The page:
It may be unkind to mention, but Currier and Adams came to their current high-level ABA managerial jobs after holding deanships or professorships at some truly awful law schools. Currier was Dean of the privately-owned and non-ABA accredited Concord Law School (2004-2010) and before that of fourth-tier Samford (1996-2000). Oh, and in between his deanships, Currier held an ABA post as "Deputy Consultant on Legal Education" (2000-2004). Adams was Dean of privately-owned fourth-tier Western State (2009-2014), and was a long-time Professor at fourth-tier Nova Southeastern (1989-2009). Currier and Adams’s respective backgrounds raise the question of whether they harbor a certain unconscious bias in favor of marginal law schools.

Most shockingly of all, an OTLSS audit has discovered that both Currier and Adams have the words “Regulatory Captured” and “Revolving Door Access” tattooed in money-green lettering across their buttocks.

Okay, that I simply invented, but do not call it incorrect for that reason. While I have no data to authenticate the existence of the tattoos, I do have a self-created protocol that presumes that my unverified and self-serving assertions are accurate and not misleading.

9 comments:

  1. Captain Hruska Carswell, Continuance KingDecember 14, 2016 at 11:28 AM

    No matter what the ABA says, it will be the free market that determines law school enrollment and what schools survive. As long as there are thousands and thousands of underemployed and unemployed currently practicing shlepper lawyers like me, law school enrollment should continue to plummet. No ABA can overcome the fact that my blue collar dad earned more money in 1983 than I did practicing as a Solo for the last two years.

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    1. The ABA is not on our side. To the contrary. It's in cahoots with the scammers. If law schools were truly subject to the free market (i.e., no government loan dollars), half the schools in the country would already have closed-up shop. The fact that so many schools are losing money and struggling to put asses in seats even with the no questions asked loan policies tells you just how bad things have gotten.

      Listen closely lemmings. Unless you can get into a tippy top school (no worse than G-Town, and preferably better), can get your JD without incurring any debt, and/or have a guaranteed job waiting for you when you graduate, stay the hell away from law school. You may end up like that unemployed 2016 UC Hastings grad who took his own life after failing the California bar.

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  2. —— If the underlying information turns out to have been accurate, which is what we are finding, that’s good news.

    Excuse me, but when did "we" ever look into "the underlying information"? As Dybbuk said, the ABA has not examined the information at all.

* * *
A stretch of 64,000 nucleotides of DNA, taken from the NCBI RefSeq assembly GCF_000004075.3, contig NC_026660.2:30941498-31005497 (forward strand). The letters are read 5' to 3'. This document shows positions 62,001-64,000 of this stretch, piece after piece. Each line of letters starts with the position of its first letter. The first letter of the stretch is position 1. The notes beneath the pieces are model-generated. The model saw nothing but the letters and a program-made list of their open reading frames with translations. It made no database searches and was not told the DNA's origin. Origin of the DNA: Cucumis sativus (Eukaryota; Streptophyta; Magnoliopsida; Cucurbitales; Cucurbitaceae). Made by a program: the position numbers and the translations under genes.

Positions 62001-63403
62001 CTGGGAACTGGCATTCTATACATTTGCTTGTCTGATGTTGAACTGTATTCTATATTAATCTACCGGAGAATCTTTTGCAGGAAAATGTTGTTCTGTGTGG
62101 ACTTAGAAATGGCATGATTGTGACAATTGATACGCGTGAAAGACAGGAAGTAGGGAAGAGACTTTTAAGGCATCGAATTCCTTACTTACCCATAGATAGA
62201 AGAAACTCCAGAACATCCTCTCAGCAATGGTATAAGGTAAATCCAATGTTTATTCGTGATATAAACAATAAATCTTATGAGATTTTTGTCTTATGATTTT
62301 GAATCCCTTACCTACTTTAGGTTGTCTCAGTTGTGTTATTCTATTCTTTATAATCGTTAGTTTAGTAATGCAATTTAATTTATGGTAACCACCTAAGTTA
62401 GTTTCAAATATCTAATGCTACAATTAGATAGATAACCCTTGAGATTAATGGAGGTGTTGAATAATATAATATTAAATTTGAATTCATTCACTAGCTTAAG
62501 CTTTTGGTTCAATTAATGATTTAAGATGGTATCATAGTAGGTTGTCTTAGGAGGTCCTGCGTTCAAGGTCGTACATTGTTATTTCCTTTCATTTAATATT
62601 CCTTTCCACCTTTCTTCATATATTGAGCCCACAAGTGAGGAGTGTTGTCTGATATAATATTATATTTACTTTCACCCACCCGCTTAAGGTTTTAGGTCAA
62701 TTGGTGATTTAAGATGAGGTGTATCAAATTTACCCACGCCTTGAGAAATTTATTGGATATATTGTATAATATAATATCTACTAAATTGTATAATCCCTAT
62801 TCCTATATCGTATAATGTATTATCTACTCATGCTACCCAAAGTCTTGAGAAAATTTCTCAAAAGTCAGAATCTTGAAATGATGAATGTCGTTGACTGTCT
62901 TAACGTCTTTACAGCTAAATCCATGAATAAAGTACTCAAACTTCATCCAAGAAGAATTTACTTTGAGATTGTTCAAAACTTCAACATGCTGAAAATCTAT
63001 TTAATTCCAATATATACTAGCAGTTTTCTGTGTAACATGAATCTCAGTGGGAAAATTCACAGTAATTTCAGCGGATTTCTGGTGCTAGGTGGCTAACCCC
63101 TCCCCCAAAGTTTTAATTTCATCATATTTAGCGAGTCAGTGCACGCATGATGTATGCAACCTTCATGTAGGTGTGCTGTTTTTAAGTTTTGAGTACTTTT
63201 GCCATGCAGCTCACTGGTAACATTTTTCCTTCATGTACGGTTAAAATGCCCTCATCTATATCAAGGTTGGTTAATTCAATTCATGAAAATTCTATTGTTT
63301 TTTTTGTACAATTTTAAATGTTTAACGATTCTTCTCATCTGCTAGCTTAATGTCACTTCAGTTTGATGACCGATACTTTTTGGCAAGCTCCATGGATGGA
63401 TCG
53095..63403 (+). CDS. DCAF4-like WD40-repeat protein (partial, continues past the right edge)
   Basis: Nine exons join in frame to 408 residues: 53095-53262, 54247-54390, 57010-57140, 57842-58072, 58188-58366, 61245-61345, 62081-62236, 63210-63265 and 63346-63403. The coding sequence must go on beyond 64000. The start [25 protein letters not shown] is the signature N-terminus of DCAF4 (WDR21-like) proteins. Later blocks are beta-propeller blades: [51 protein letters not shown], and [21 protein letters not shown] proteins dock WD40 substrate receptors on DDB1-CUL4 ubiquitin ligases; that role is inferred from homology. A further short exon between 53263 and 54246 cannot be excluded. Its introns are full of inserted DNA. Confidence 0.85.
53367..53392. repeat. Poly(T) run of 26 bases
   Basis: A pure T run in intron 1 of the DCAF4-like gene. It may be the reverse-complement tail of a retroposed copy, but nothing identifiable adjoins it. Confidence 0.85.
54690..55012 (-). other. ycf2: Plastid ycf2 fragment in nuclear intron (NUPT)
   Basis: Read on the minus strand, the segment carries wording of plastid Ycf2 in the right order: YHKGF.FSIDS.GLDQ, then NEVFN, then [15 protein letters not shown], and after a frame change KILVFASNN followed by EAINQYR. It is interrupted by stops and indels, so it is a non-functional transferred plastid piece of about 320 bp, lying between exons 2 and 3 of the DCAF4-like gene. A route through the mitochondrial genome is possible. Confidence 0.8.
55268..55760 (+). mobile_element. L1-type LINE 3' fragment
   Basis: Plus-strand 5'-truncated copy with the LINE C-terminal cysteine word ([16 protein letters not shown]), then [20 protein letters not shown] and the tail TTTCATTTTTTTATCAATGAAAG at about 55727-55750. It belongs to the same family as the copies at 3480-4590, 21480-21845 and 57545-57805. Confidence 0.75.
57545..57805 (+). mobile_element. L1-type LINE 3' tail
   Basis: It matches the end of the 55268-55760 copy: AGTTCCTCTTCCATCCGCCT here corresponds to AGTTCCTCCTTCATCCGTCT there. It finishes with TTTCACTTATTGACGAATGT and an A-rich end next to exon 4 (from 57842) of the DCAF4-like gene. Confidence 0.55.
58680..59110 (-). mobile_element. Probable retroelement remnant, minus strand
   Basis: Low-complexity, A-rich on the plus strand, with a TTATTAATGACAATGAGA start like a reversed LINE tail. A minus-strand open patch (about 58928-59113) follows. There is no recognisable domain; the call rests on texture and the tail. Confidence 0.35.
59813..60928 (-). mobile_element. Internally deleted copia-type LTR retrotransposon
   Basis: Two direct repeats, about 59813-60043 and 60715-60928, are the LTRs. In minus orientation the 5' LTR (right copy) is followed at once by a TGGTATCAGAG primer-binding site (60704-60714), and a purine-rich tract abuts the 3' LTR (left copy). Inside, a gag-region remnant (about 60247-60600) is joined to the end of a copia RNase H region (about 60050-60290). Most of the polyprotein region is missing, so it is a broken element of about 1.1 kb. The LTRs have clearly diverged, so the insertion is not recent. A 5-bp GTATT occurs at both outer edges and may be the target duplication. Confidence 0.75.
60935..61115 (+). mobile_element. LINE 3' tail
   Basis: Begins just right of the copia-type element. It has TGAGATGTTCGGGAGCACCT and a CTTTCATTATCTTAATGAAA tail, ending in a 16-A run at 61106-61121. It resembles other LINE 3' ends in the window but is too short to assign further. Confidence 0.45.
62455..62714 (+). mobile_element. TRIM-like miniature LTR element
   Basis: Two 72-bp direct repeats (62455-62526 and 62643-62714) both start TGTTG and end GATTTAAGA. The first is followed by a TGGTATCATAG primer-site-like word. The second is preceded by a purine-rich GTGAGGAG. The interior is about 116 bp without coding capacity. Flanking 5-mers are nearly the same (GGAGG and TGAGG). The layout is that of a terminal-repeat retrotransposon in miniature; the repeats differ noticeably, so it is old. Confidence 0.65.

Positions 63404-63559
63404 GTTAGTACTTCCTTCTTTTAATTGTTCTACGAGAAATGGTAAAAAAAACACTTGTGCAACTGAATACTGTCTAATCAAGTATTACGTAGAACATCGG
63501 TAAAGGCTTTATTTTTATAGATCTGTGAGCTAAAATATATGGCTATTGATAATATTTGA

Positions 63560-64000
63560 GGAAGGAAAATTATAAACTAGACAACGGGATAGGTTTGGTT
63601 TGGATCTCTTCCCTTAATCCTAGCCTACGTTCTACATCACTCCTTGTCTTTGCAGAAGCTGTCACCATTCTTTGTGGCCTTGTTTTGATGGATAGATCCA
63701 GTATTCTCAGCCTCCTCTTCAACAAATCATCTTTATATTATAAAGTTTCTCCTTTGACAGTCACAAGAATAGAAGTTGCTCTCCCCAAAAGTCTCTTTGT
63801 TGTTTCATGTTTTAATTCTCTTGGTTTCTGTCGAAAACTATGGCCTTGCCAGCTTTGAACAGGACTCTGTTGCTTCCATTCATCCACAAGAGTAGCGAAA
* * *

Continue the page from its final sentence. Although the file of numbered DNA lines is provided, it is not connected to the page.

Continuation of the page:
—— The good news is that the overwhelming majority of schools subjected to the data review have both accurately reported employment results and provided credible documentary support of what they have reported.

    Again, that statement is baseless. Without conducting a "data review" that actually involves checking the data (rather than merely confirming that the law school in question has data on hand), the ABA cannot speak to the accuracy of the reporting.

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  3. Perhaps some of the graduates of institutions such as Concord, Samford, Western State, and Nova Southeastern feel as if they had had "Revolving Door Access" tattooed over a certain orifice.

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  4. https://lawsalaries.blogspot.com/

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  5. It's hard to imagine how information could be any less helpful to prospective students since the ABA refuses to disclose which schools were actually subject to review.

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  6. You rock, Dybbuk.

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  7. The law schools have a clear interest in the employment data, and therefore should not be the ones collecting it from law graduates in the first place. In the days before scamblogs and Law School Transparency, the schools regularly "cooked the books" in various ways to make the data look much better than it really was. I remember the "95% employed within 9 months" and "$79,000 average salaries" reports that were the staples of law school catalogs in the early 1990s when I was looking at law school.
    Given the schools' self-interest in reporting high numbers, and actual instances of schools being caught lying about their numbers, it is a no-brainer that the ABA and the Department of Education should be requiring that an entity other than the schools collect and report the employment numbers, and that those numbers should be audited by an independent accounting firm.

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    1. Eight years ago, when I took the LSAT and began applying to law school, dozens of law schools announced the same salary of $160k at the fiftieth or seventy-fifth percentile.

      From one year to the next, suddenly that magical $160k figure vanished.

      Yet see the hordes of lemmings that rush even to schools where a fifth or more of the class is unemployed ten months after graduation, and where even the employed make derisory salaries that wouldn't cover the payments on typical student loans. Even "ABANDON HOPE, ALL YE WHO ENTER HERE" in neon lights on the front door wouldn't deter many.